I was flying down a relatively steep hill when a car (a brand new Corvette) turned left across my path. Everything would have been fine except the driver decided to stop in the middle of the road. I suspect it was to prevent bottoming out his nice new car, but it's really anybody's guess. Anyway, I grabbed both breaks hard and swerved. I managed to get the front wheel out of the way of the back end of the car but the rear of the bike fishtailed to the right and slammed into the car. I was a little banged up, but otherwise okay.

    I would definitely advocate zero or very light use of the rear break in an emergency.
    Drive Less Think More

  18. #43
    Devilmaycare Cycling Fool Allister's Avatar
    Join Date
    Aug 2001
    Location
    Wynnum, Australia
    My Bikes
    1998 Cannondale F700
    Posts
    3,819
    Mentioned
    0 Post(s)
    Tagged
    0 Thread(s)
    On braking, I generally try to avoid getting into situations where I'm braking so hard that the rear wheel lifts. I use both brakes all the time. In normal braking you still get plenty of brake power to the rear wheel (and if it does start to lift, shifting weight rearwards is always advised). I think it's a worthwhile habit to get into to use both brakes whether they're needed or not, so that when you do get in a panic stop you instinctively reach for both. Apart from anything else, it means your brake pads don't wear out as quickly, and when they do, front and rear go together. Less of a maintenance burden.

    Of course, I now ride a recumbent, and the danger of endoing is much reduced. I've had it in emergency braking situations a couple of times, and while I did get the rear wheel skidding, I neither lost control nor endoed. I was surprised and impressed, really.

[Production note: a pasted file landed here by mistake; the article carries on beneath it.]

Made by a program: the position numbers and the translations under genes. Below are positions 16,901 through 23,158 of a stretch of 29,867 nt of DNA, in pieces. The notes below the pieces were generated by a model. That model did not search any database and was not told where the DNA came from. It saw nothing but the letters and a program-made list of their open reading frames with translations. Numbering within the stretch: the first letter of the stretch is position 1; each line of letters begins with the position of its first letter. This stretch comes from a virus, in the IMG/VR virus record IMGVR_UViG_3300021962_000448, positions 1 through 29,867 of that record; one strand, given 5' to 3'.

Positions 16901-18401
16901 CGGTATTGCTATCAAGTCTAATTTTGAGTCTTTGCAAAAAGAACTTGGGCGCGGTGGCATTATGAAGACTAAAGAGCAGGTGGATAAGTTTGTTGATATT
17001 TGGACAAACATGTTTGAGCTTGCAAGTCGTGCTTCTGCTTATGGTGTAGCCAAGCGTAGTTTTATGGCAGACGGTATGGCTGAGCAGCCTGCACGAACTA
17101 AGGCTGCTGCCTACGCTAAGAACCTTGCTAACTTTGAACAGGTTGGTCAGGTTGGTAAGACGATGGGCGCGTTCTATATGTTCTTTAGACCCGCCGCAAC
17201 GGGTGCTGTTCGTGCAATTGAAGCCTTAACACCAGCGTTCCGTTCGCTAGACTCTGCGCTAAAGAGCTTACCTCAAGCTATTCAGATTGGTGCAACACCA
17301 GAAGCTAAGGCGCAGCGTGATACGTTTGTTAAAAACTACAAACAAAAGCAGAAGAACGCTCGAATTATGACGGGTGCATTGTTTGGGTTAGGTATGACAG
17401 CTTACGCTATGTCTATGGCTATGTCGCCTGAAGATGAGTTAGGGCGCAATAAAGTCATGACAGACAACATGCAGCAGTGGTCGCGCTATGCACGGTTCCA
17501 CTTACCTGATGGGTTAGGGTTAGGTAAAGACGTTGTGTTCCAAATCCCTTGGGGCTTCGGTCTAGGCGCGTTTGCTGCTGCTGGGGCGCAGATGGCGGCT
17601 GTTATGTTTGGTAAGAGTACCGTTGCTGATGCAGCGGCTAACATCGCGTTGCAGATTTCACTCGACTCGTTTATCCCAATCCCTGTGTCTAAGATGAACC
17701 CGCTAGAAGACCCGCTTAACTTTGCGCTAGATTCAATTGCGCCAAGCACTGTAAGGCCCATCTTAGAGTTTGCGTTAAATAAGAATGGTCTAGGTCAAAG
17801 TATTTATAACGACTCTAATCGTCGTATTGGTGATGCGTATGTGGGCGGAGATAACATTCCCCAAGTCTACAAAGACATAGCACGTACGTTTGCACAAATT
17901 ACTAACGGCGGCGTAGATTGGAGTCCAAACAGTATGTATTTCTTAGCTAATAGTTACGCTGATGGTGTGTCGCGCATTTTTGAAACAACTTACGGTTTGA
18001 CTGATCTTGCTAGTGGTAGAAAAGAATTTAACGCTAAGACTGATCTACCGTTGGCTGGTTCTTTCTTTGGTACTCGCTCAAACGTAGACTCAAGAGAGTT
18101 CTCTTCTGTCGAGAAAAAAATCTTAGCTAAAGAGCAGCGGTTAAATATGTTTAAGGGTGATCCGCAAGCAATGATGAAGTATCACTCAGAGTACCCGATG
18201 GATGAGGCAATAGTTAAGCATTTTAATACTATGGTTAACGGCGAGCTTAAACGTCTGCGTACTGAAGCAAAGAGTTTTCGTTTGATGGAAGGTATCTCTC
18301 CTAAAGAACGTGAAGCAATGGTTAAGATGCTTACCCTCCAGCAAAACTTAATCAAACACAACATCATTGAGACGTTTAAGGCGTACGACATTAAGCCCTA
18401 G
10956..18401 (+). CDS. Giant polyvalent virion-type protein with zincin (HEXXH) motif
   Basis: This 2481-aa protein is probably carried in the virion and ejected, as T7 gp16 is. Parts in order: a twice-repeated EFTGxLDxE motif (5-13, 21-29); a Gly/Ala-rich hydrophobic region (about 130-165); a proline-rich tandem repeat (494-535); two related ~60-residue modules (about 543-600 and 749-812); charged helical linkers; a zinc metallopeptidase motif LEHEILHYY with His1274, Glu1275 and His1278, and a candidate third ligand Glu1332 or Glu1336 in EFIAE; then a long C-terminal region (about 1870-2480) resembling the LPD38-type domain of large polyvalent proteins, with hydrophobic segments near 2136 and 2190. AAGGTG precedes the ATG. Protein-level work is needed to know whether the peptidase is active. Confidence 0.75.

If we learn from our mistakes, I must be a goddamn genius.

  19. #44
    Devilmaycare Cycling Fool Allister's Avatar
    Join Date
    Aug 2001
    Location
    Wynnum, Australia
    My Bikes
    1998 Cannondale F700
    Posts
    3,819
    Mentioned
    0 Post(s)
    Tagged
    0 Thread(s)
    Quote Originally Posted by San Rensho View Post
    Most crash avoidance also involves braking AND STEERING. You cannot steer the bike effectively if you have the rear brake locked up and the rear wheel skidding. You will go down if you try to steer with a locked rear and possibly into the path of what you are trying to avoid.

    Thats why it is best to train yourself to use the front brake only, or at least to set your rear brake so loose that it will not lock up your rear wheel in a panic, lever against the bar, stop.

    I disagree. Braking hard and steering at the same time is a recipe for disaster no matter which brake you're pulling. If you're going to try and turn to avoid a crash, let go of the brakes. If you're braking hard enough to skid, keep it straight and hope you stop in time. I'd rather take the chance of not stopping in time and maybe hitting, or trying to turn and brake and going down for sure.
    If we learn from our mistakes, I must be a goddamn genius.